This competition features the senior women’s national teams of FIFA members, the sport’s international ruling body. Since 1991, this competition takes place every four years, one year following the men’s FIFA World Cup.
The first tournament, known at the time as the FIFA Women’s World Championship, took place in China. National teams compete for 31 positions in a three-year qualification phase under the tournament’s present format. The host country’s team places in the 32nd position, and the Finals are usually held at venues throughout the host nation(s). This happens in about a month, and you can bet on your favourite team with the help of smart betting tips.
History of the FIFA Women’s World Cup
The first Women’s World Cup took place in 1970 in Italy, with the first tournament of that name held in July 1970. In 1971, another unnamed World Cup tournament took place in Mexico. Denmark won this tournament after defeating Mexico 3-0 in the final at the Azteca Stadium. A tournament called the Mundialito also took place four times in Italy in the 1980s, with both Italy and England clinching titles. Then, several countries began lifting the ban on women’s soccer in the 1970s. This, in turn, resulted in the formation of new teams in many countries.
Official women’s competitions were held in Asia and Europe in 1975 and 1984, respectively. After this, Ellen Wille remarked that the FIFA Congress should make greater efforts to promote the women’s game. Thus, the 1988 FIFA Women’s Invitation Tournament in China served as a trial to see if an international women’s world cup was possible. Basically, the competition featured two CONCACAF teams, three AFC teams, four UEFA teams, and one each from CAF, CONMEBOL, and OFC. The organizers deemed the competition successful after the opening match, where 45,000 people were in attendance.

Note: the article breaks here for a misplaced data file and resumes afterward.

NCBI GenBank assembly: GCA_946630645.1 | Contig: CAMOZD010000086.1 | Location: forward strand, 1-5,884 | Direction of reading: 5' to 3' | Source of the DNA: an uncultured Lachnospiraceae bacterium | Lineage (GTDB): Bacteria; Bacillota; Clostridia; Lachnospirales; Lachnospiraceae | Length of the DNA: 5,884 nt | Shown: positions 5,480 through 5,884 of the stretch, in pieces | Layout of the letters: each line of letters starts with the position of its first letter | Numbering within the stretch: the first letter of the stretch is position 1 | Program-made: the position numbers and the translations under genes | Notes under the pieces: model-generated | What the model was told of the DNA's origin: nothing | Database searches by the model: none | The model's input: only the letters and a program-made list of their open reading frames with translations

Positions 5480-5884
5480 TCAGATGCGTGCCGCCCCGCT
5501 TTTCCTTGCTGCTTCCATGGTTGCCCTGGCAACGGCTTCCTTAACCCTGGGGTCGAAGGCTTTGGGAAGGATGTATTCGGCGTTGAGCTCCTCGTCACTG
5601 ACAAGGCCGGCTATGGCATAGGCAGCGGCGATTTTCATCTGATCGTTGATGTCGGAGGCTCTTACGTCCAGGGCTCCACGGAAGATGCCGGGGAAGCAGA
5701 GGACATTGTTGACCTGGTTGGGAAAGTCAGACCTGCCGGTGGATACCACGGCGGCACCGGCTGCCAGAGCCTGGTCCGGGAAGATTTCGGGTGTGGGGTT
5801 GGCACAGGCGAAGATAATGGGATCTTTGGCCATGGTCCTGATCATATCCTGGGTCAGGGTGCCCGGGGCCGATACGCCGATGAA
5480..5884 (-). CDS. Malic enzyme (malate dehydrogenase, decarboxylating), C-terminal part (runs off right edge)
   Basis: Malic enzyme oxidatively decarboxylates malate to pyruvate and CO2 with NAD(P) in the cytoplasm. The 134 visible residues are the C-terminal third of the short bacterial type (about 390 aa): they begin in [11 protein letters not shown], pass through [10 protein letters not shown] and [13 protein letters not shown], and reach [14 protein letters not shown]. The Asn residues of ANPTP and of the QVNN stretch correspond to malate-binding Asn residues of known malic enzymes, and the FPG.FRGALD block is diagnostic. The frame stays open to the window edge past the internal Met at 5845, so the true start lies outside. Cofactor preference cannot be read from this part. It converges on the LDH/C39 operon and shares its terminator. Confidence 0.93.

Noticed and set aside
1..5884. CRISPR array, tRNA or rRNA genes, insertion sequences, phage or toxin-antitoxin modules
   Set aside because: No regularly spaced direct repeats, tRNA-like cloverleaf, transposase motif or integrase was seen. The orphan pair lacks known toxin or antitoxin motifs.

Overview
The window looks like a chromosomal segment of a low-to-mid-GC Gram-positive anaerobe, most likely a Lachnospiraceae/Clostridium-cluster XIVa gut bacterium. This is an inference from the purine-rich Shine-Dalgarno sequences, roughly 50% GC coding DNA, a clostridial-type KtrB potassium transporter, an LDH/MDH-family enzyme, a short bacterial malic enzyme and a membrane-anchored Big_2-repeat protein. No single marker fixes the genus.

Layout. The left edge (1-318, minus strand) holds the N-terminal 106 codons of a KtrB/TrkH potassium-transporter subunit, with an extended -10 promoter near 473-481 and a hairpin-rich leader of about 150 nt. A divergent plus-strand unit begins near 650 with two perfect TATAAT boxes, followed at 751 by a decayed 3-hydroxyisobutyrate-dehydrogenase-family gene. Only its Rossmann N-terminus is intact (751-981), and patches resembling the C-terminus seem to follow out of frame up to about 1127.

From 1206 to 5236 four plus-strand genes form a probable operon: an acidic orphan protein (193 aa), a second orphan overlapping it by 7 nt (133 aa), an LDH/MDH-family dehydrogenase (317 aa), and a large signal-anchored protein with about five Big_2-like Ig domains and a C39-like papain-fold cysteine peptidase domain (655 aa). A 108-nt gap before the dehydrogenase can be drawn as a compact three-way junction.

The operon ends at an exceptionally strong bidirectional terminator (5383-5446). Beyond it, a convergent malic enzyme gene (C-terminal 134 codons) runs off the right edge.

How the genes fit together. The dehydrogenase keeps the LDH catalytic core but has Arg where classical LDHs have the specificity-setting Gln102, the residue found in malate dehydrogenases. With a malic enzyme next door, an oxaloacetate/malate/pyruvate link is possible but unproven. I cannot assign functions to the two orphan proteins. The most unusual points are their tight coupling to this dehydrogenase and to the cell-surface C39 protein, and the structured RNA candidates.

When will the FIFA Women’s World Cup begin?
The tournament is set to take place between July 20 and August 20 this year. Australia and New Zealand will organize the competition, making it the first to hold in the Southern Hemisphere. This will also be the first time that two countries will host the Women’s World Cup. It will also be the first FIFA senior tournament for men or women to hold across two confederations.
Furthermore, the 2023 Women’s World Cup will be the first to feature 32 teams, an increase from 24 in the previous Cup. In February, the tournament will host a play-off competition to decide on the remaining three entries. A random draw in Auckland will determine the groups. It will also decide whether a team will play in Australia or New Zealand. The teams competing in this year’s tournament are in four groups, as shown below.
First Group: New Zealand, United States, Australia, Sweden, England, Germany, Spain, France.
Second Group: the Netherlands, Canada, Brazil, Norway, Japan, China, Italy, and South Korea.
Third Group: Denmark, Republic of Ireland, Switzerland, Argentina, Colombia, Vietnam, Jamaica, and Costa Rica.
Fourth Group: the Philippines, Nigeria, Morocco, South Africa, and Zambia, the three play-off tournament winners.
How does the FIFA Women’s World Cup team grouping work?
There will be four pots of eight teams each, one for each of the 29 qualified teams, and three play-off placeholders. Then, the organizers will divide the teams into pots based on the most recent FIFA women’s world rankings. The best six ranked teams, like England, are currently in Pot 1, as are co-hosts New Zealand and Australia.
In addition to the four-team pots, there will be eight pots representing the groups, with labels from A to H. For each group, there will be four balls with group positions 1, 2, 3, and 4. The co-hosts are in their respective groups, with New Zealand in Group A1 and Australia in Group B1. Basically, the organizers will place the following six teams from Pot 1 in Position 1 of each remaining group.
Then, the draw will begin with the teams in the top pot and progress downward, ending with the bottom pot. Following the selection of a team, a second ball will be drawn to determine which group they will be assigned to. Teams from the same continent won’t remain together, except for European countries. However, because the play-offs are still underway, this may be invalid. It is possible that two teams from the same continent will be placed in the same group.